Settings: With settings you'll notice right off the bat that things are subtly different, with no real huge changes, just a few useful refinements. Options have now been split into four sections: Wireless and networks, Device, Personal, and System. Some features that were crammed in with others in Honeycomb now have their own sections.
The Data usage section details the amount of overall and per-app data you've downloaded over a specific time. Battery now has its own section showing more detailed power usage information than we're used to in Honeycomb and even tracking battery capacity over a set duration.
Now as soon as you create a new Google account it gives you options as to which specific Google services you want synced. The Developer options give access to things like CPU usage data, pointer location, and, my personal favorite, the ability to kill apps as soon as you leave them.
In terms of performance, we didn't notice much difference between ICS and Honeycomb.
The built-in photo-editing tool is probably the most significant new feature. Options include crop, resize, and red-eye correction, as well plenty of color and tint controls. Additionally, recent apps can now be closed with just a quick side swipe, allowing you to more easily find and kill memory hogs.
Overall, ICS feels like a small but significant step up from Honeycomb. You can check out ourto see it in action.
The A200 houses the usual Android tablet hardware, including Nvidia's dual-core Tegra 2 CPU and 1GB of RAM, and comes in 16GB and 8GB varieties. Also, it has 802.11 b/g/n Wi-Fi support, Bluetooth 2.1+EDR, a gyroscope, and GPS.
The speakers, located on the back in the bottom corners of the right and left sides, deliver high-volume sound even with the tablet placed on a flat surface. Still, don't expect to use the A200 as a dedicated music player. At high volume, the sound is quite shrill at times and doesn't deliver that deep bass you'd want in such a device.
The A200's 10.1-inch capacitive touch screen sports a fairly high luminance with low black levels, but doesn't have the high-contrast, glossy look of the Transformer Prime's display. As a result, colors just don't pop as well as they do on the Prime and look somewhat bland in comparison.
|Tested spec||Acer Iconia Tab A200||Acer Iconia Tab A501||Asus Transformer Prime||Samsung Galaxy 10.1|
|Maximum brightness IPS mode (Super IPS)||318 cd/m2||322 cd/m2||358 cd/m2 (570 cd/m2)||336 cd/m2|
|Default brightness||120 cd/m2||62.7 cd/m2||183 cd/m2||336 cd/m2|
|Maximum black level, IPS mode (Super IPS)||0.18 cd/m2||0.2 cd/m2||0.27 cd/m2 (0.45 cd/m2)||0.3 cd/m2|
|Default black level||0.08 cd/m2||0.04 cd/m2||0.15 cd/m2||0.3 cd/m2|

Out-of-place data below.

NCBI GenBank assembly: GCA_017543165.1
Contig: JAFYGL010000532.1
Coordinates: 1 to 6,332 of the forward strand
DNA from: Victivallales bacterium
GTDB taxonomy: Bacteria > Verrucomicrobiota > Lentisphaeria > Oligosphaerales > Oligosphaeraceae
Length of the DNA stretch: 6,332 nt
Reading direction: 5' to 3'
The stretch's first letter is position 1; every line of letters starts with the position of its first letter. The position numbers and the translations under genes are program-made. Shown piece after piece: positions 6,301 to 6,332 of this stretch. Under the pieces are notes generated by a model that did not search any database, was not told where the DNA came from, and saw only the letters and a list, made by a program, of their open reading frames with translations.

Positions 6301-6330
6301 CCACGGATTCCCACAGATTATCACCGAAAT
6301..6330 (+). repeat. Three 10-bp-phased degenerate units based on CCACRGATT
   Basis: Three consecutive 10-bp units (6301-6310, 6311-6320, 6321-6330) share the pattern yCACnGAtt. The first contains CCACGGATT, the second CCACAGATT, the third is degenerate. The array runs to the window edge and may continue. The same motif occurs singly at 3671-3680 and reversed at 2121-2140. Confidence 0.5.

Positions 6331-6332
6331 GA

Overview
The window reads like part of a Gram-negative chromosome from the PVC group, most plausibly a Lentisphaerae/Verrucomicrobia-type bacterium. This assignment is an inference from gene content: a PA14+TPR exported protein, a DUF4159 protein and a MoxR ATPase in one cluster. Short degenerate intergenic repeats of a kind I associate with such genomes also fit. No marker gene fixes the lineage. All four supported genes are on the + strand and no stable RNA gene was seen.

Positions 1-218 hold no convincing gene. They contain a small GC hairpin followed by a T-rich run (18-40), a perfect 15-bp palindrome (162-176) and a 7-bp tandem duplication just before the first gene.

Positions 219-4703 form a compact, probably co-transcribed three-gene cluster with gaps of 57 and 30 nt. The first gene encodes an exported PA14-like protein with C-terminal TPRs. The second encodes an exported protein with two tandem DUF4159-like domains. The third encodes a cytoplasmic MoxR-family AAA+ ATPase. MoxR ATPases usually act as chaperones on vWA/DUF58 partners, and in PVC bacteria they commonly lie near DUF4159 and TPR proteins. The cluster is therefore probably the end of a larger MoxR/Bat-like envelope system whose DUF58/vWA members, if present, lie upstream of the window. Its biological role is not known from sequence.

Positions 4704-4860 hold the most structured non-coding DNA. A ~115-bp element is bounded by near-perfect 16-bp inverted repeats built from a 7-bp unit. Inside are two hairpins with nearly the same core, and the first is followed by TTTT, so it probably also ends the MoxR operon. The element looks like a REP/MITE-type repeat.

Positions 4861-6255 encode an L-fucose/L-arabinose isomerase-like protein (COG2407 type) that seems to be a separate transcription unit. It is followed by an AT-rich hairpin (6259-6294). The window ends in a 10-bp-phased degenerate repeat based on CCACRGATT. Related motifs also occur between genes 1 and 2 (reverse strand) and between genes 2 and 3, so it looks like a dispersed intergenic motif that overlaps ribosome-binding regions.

|Default contrast ratio||1,500:1||1,568:1||1,220:1||1,120:1|
|Maximum contrast ratio, IPS mode (Super IPS)||1,766:1||1,610:1||1,325:1||1,120:1|
Web speeds matched most other Android tablets when within 5 feet of our test router. However, when running in Honeycomb, performance dropped dramatically the farther away we got from the router, more so than on other tablets like the Motorola Xyboard, which retains much of its speed even at long distances.
Indoor GPS performance was sound, capturing up to 8 satellites in our tests and increasing in performance the closer we got to a window. When outside, the A200 found up to 11 satellites and saw stronger satellite connections.
While the Acer Ring is integrated seamlessly into the OS, its performance lacks the immediacy necessary to make it worth using most of the time. The carousel sometimes takes up to 2 seconds to appear after you tap the ring. This interval may sound small, but the value of this shortcut is diminished when I can launch an app through conventional means in about the same time as it takes using a shortcut.
Thanks to its hardware scalability, I used Riptide GP as a games performance benchmark. Depending on the speed of the CPU, Riptide GP will deliver a noticeable increase or decrease in frame rate. The A200 offered performance typical of a Tegra 2-based tablet by delivering a consistent, playable frame rate that unfortunately can't match the Prime's silky-smooth 60-frames-per-second Tegra 3-induced fluidity.
As I mentioned previously, the A200 has a single, front-facing 2-megapixel camera. Images and video recorded with the camera looked washed-out and lacked detail. The A200 likely won't be your first camera choice when a picture opportunity presents itself.
Playback of 1080p and 720p video from external sources ran smoothly and looked sharp on the A200's 1,280x800-pixel-resolution screen. However, color depth and contrast just aren't as accurate as on the Transformer Prime, and video on the A200 looks drab and washed-out in comparison.
Here are our official CNET Labs-tested battery life results. More tablet testing results can be found here.
|Video battery life (in hours)|
|Acer Iconia A200||7.7|
If the A200 were one of the guys in "The Expendables," it would definitely be the Randy Couture character...eh, I can't even remember his name, and chances are you don't even remember him from the movie anyway. The point is, it's dull, boring, with no real "special" features.
Still, at its current price of $330 for 8GB and $350 for 16GB, it's the cheapest way to get ICS on a tablet, and while that's expected to change over the next few months, if you can live without a few missing features like a rear camera and an HDMI option, the A200 could be for you.
Editors' note: This review was updated with CNET Labs battery test results.